The admin token is a relic left over from the early days of Keystone that can exist in plaintext in keystone.conf. The token is practically a master key for the entire cloud: You can create and modify any other account with it. The admin token was previously used to add the first set of user data to Keystone at the start of an OpenStack installation. There is now a bootstrap command in keystone-manage for this purpose that allows the initial setup without a remote admin token. OpenStack admins need to ensure that the admin_token entry is commented out in keystone.conf file and does not contain a value.

Any OpenStack service that wants to talk to Keystone needs to know the credentials for service access. Virtually all components expect this information in the form of a separate entry in their own configuration. The relevant data is typically available in plain text.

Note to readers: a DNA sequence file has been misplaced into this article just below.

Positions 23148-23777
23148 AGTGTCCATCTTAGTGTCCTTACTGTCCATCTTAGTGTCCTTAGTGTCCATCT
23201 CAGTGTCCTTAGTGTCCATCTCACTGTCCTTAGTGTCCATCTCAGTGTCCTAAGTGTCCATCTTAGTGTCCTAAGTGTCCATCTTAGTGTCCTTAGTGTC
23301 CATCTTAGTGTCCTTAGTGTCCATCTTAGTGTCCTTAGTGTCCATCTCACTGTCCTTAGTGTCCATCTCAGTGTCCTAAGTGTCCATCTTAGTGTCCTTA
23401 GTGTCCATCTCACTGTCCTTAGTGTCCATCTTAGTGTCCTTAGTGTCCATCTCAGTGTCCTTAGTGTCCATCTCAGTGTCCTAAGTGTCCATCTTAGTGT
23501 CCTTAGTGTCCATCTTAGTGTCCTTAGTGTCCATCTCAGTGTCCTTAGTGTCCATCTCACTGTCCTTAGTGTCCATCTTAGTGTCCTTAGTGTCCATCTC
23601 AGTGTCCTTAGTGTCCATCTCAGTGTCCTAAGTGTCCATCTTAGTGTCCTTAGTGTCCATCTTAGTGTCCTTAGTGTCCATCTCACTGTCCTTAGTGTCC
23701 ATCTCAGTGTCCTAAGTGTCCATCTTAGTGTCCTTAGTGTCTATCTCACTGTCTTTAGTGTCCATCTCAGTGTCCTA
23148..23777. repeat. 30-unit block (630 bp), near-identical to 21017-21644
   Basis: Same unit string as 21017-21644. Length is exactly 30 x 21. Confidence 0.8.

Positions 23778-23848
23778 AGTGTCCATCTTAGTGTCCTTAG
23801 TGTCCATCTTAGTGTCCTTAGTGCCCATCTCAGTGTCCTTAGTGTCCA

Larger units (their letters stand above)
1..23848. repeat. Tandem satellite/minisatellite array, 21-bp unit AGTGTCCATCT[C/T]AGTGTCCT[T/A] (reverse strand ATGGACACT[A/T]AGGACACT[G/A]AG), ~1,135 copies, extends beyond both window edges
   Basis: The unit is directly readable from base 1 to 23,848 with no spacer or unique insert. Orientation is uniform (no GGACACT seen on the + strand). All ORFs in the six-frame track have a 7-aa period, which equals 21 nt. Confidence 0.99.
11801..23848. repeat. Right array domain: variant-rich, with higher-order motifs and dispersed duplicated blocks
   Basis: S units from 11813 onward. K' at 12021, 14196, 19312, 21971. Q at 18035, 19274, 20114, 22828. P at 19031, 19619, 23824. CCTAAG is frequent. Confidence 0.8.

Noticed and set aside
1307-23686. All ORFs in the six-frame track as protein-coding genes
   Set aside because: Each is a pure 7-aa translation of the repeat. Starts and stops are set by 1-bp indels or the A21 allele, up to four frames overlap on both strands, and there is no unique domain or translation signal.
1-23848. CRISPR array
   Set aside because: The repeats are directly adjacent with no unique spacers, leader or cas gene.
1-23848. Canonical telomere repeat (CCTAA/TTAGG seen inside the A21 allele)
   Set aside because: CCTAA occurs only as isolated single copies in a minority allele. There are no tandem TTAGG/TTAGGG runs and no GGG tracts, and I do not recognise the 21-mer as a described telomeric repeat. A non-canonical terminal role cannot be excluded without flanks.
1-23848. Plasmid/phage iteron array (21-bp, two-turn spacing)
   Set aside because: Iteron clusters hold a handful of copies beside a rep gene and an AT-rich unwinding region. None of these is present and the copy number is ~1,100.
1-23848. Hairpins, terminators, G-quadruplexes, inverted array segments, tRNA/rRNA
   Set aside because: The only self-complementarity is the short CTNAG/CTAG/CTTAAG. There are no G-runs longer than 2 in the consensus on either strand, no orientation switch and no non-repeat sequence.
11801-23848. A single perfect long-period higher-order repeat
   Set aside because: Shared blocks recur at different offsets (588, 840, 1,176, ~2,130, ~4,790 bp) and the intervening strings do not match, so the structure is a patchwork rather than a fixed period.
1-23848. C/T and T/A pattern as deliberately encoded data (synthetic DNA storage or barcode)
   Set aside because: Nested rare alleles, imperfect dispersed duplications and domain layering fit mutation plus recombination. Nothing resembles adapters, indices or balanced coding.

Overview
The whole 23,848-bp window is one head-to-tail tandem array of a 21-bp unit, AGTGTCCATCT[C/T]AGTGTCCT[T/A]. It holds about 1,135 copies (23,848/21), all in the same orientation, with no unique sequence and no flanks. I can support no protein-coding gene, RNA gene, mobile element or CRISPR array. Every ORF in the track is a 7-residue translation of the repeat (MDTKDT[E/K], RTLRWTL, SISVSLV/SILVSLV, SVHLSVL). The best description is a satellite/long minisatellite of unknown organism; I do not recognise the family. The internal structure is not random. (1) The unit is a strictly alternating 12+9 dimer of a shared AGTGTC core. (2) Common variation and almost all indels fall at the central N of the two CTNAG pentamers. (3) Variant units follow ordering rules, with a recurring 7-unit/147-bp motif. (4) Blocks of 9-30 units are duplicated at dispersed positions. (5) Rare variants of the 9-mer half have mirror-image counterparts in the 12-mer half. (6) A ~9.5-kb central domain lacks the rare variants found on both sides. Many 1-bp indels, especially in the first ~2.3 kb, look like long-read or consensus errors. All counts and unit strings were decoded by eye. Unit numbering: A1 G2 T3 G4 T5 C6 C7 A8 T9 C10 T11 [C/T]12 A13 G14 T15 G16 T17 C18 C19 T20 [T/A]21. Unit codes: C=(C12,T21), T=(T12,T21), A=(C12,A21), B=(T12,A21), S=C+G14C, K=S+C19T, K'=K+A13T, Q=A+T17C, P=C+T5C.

From an admin perspective, it is desirable to restrict read access to the configuration files in an appropriate manner. Although attackers should not even make it onto the affected hosts, if they do manage to log in, they should not be able to read the service configuration files with a normal user account.

At service level you can defuse the Keystone situation by configuring an appropriate user role schema. Keystone is not particularly granular by default – it only has two relevant roles from the user's point of view: the admin and the user role. Many admins inadvertently assign the admin role to users in projects because they assume that they are assigning special rights within the project to the user by doing so. However, if you have the admin role for one project, you can gain access to other projects in a roundabout way. It is thus a bad idea to assign the admin role to users.

The risks involved with the user role can also be defused. The service identifies users by their login data, which consists of the username, the password, and the project for which the user requests a token. Keystone also stores the mappings defining the roles a user has in a specific project.